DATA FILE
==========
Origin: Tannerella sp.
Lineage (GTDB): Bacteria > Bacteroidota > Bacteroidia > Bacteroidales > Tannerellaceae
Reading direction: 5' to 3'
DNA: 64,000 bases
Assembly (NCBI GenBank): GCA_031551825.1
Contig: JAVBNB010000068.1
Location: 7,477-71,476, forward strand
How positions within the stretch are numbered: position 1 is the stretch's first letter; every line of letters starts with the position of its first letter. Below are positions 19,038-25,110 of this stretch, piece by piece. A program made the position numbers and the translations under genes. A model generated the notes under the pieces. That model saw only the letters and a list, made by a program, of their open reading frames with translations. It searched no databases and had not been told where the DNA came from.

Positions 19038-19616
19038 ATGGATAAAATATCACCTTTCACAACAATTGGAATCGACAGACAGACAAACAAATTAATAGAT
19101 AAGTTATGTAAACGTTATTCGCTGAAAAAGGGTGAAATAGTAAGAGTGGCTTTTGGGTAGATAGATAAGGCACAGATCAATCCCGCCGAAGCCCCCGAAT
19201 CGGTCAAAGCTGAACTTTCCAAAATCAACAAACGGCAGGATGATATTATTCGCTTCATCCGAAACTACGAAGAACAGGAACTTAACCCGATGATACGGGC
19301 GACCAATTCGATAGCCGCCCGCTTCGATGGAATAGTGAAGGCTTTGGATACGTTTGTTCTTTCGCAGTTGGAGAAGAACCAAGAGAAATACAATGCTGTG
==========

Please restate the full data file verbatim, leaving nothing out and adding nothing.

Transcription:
Origin: Tannerella sp.
Lineage (GTDB): Bacteria > Bacteroidota > Bacteroidia > Bacteroidales > Tannerellaceae
Reading direction: 5' to 3'
DNA: 64,000 bases
Assembly (NCBI GenBank): GCA_031551825.1
Contig: JAVBNB010000068.1
Location: 7,477-71,476, forward strand
How positions within the stretch are numbered: position 1 is the stretch's first letter; every line of letters starts with the position of its first letter. Below are positions 19,038-25,110 of this stretch, piece by piece. A program made the position numbers and the translations under genes. A model generated the notes under the pieces. That model saw only the letters and a list, made by a program, of their open reading frames with translations. It searched no databases and had not been told where the DNA came from.

Positions 19038-19616
19038 ATGGATAAAATATCACCTTTCACAACAATTGGAATCGACAGACAGACAAACAAATTAATAGAT
19101 AAGTTATGTAAACGTTATTCGCTGAAAAAGGGTGAAATAGTAAGAGTGGCTTTTGGGTAGATAGATAAGGCACAGATCAATCCCGCCGAAGCCCCCGAAT
19201 CGGTCAAAGCTGAACTTTCCAAAATCAACAAACGGCAGGATGATATTATTCGCTTCATCCGAAACTACGAAGAACAGGAACTTAACCCGATGATACGGGC
19301 GACCAATTCGATAGCCGCCCGCTTCGATGGAATAGTGAAGGCTTTGGATACGTTTGTTCTTTCGCAGTTGGAGAAGAACCAAGAGAAATACAATGCTGTG